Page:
Sunday, January 5, 2014
Brick (Rian Johnson, 2005)
Brick is a most peculiar film, pairing the hardboiled plot and dialogue of a classical noir detective story with a contemporary high school setting and students as the main characters. The film does not appear intended as a parody in any way. Writer and director Rian Johnson plays it completely straight. The film and its characters exhibit zero self-awareness that they are out-of-place, out-of-time, or out-of-character. Get over the high school trappings, and Brick plays extremely true to genre as a hardboiled crime drama. It begins as a murder mystery that pulls its gumshoe protagonist ever deeper into a labyrinthine plot full of false leads, femme fatales, agitated tough guys, whispered names of men in the shadows, warnings and then threats to back off at every turn, and where everybody seems to harbor their own ominous secrets and ulterior motives.
That said, it's not easy to keep a completely straight face when confronted with such dissonance in the characters versus the things they say and the way they say them. There is something absurd, after all, about a cynical high school detective asking around about whom the victim ate lunch with. Or about the kingpin of a California drug ring being a white suburbanite teenager who has his mom providing snacks while he discusses business. Or about dialogue like "If I get caught like that, it's curtains anyway; I couldn't have brass cutting me favors in public. I'm just saying now so you don't come kicking in my homeroom door once trouble starts." The most ridiculous moment in the movie has to be that meeting between the protagonist and the vice principal, where the vice principal basically plays the part of the self-serving police chief who tries to shut down the private investigation. Up to that point, you can kind of read the movie not as what literally transpires at this high school, but rather how their self-important adolescent imaginations magnify and dramatize things.
Along those lines, it's easy enough to picture Brick as not only a production that real high schoolers could have made, what with its clearly minuscule budget (professional twenty-something actors posing as teenagers notwithstanding), but actually exactly the sort of movie that young film enthusiasts of limited means but tremendous passion would make—something exhibiting great admiration for classic craft and impeccable attention to screenwriting and cinematography, and missing only production values for things like costuming and set design.
In my experience, however, most adolescent-penned narratives don't even include adults, and the self-aggrandizing teenage daydreams tend to deflate the moment an actual grown-up intrudes. So it's a bit much, in this movie, for the vice principal to be role-playing along with whatever weird game these high schoolers are carrying on. But then I thought about it a bit more, and, well, isn't that police chief character typically kind of ridiculous even in the most conventional examples of hardboiled detective stories? I mean, it's never a character that the protagonist or the audience is seriously meant to respect, but only a minor annoyance that the detective must outwit and manipulate to his own ends. So maybe it doesn't matter that the scene is slightly absurd.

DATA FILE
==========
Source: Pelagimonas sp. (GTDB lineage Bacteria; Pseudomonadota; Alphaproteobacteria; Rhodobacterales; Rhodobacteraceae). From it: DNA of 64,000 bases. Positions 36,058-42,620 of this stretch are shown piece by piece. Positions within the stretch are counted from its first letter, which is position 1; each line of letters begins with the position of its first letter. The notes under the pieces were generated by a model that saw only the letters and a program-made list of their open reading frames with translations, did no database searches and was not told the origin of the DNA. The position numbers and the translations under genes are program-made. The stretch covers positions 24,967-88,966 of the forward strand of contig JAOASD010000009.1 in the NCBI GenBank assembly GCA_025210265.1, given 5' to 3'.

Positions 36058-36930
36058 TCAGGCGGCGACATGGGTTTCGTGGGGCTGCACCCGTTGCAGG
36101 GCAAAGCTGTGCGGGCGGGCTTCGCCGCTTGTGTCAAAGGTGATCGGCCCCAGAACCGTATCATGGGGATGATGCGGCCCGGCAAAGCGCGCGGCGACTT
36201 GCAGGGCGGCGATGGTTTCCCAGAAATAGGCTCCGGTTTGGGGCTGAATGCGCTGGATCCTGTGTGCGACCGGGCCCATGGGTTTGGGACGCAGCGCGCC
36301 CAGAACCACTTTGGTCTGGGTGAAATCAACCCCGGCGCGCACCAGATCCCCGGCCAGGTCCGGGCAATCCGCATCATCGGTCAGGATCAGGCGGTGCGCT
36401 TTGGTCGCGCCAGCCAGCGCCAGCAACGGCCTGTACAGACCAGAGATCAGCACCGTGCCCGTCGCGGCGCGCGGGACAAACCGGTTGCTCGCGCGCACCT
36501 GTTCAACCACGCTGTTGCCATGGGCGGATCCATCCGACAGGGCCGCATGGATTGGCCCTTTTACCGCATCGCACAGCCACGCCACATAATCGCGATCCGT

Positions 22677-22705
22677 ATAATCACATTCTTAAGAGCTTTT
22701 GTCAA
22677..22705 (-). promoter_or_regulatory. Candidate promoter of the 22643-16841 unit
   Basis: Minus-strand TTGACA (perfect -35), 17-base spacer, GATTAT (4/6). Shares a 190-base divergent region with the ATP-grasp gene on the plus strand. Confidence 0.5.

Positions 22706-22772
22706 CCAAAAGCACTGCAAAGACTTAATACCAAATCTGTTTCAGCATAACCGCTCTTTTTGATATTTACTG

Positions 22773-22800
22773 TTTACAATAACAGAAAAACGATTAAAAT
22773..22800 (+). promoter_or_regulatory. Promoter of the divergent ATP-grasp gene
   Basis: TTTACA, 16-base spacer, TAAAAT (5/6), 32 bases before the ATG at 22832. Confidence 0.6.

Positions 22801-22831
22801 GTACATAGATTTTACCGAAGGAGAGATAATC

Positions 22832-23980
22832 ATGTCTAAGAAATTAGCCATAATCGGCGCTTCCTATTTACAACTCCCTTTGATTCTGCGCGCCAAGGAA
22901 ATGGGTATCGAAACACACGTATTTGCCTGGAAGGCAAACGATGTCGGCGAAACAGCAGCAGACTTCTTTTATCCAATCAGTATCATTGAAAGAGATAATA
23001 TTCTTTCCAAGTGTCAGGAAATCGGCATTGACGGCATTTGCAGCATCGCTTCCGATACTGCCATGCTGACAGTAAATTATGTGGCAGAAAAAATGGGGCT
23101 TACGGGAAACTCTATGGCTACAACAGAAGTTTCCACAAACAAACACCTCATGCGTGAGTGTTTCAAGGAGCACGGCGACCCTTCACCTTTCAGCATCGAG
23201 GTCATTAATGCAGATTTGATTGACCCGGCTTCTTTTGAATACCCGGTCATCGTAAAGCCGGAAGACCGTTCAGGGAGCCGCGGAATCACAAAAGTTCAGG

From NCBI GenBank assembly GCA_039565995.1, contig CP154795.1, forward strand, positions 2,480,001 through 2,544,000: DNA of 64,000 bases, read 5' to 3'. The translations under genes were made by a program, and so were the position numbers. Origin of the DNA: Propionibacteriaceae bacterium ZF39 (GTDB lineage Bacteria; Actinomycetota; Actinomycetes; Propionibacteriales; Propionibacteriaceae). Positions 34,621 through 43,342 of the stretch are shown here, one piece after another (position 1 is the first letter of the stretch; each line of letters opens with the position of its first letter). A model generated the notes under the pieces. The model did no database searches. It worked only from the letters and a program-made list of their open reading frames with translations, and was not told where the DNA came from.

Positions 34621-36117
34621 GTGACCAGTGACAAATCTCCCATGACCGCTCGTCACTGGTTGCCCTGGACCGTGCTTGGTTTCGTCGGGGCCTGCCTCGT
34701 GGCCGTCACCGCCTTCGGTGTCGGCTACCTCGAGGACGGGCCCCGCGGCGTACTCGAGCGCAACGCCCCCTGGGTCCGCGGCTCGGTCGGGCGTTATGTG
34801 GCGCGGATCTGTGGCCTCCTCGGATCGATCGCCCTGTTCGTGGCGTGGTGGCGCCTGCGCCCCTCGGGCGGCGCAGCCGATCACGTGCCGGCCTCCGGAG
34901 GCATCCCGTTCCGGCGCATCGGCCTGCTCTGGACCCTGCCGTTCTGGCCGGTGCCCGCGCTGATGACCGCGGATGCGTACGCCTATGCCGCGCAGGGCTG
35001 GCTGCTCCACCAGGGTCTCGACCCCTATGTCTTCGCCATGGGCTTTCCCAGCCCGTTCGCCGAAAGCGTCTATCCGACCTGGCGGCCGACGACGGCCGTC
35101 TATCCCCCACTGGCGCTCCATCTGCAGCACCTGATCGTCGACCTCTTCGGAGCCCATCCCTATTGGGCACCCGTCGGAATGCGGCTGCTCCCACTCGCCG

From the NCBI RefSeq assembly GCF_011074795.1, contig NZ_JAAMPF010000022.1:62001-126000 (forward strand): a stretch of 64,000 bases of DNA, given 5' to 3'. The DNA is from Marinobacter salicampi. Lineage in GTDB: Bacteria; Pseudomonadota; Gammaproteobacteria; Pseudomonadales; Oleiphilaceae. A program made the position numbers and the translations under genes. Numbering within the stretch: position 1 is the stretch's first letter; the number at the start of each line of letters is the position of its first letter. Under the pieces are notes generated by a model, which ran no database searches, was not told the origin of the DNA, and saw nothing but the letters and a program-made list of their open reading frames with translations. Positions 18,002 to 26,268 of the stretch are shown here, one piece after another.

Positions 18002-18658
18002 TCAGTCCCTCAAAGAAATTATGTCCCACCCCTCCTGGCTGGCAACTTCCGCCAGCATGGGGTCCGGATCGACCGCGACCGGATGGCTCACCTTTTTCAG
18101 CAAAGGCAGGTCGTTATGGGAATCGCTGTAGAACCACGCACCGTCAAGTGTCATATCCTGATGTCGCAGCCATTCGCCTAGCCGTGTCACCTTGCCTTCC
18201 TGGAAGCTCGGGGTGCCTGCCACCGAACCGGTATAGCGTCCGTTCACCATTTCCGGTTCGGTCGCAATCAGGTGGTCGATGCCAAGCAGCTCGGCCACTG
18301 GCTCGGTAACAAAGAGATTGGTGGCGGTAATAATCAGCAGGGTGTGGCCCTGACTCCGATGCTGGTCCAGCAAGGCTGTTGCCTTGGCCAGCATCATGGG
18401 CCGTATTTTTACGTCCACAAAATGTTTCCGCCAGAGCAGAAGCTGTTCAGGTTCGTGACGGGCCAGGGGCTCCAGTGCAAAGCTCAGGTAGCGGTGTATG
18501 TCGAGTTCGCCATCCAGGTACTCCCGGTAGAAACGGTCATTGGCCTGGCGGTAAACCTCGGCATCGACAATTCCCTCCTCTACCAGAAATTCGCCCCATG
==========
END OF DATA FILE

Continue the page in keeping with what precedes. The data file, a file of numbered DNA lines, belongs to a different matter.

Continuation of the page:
Indeed, Brick is peculiar, in large part, for all the ways it is conventional, rather than for the ways it isn't. I can't say I've ever been a huge fan of the genre, but, from what I've seen, hardboiled fiction is inherently bizarre. The actual investigation is almost impossible to follow, and even when the answers are revealed, you're not sure if any of it really adds up. A lot of the action is cerebral rather than tangible, and the protagonist's most unsettling obstacle tends to be his own self-menacing interior monologue. The story is ostensibly set in the real world, but it's so dark and enigmatic that it always seems just one step removed from there being some Cthulhu lurking in the shadows.
A movie like this is ultimately one that you appreciate for the atmosphere it builds, rather than for the story it tells. Going back to what I mentioned earlier about how adolescents like to imagine their lives as being much weightier, much more intense, much more dangerous than they really are, those fantasies are perhaps even informed by movies like this. After all, what could be more "adult" (not in the porno sense, but in the "adolescent's romanticized notion of adulthood" sense) than a cynical detective story? These things deliver extremely heightened senses of tension and of danger, all the while being, beneath the surface, completely illogical, completely incomprehensible, and completely insubstantial. So maybe Brick really does attempt something quite clever in layering a hardboiled narrative over a story starring adolescent characters.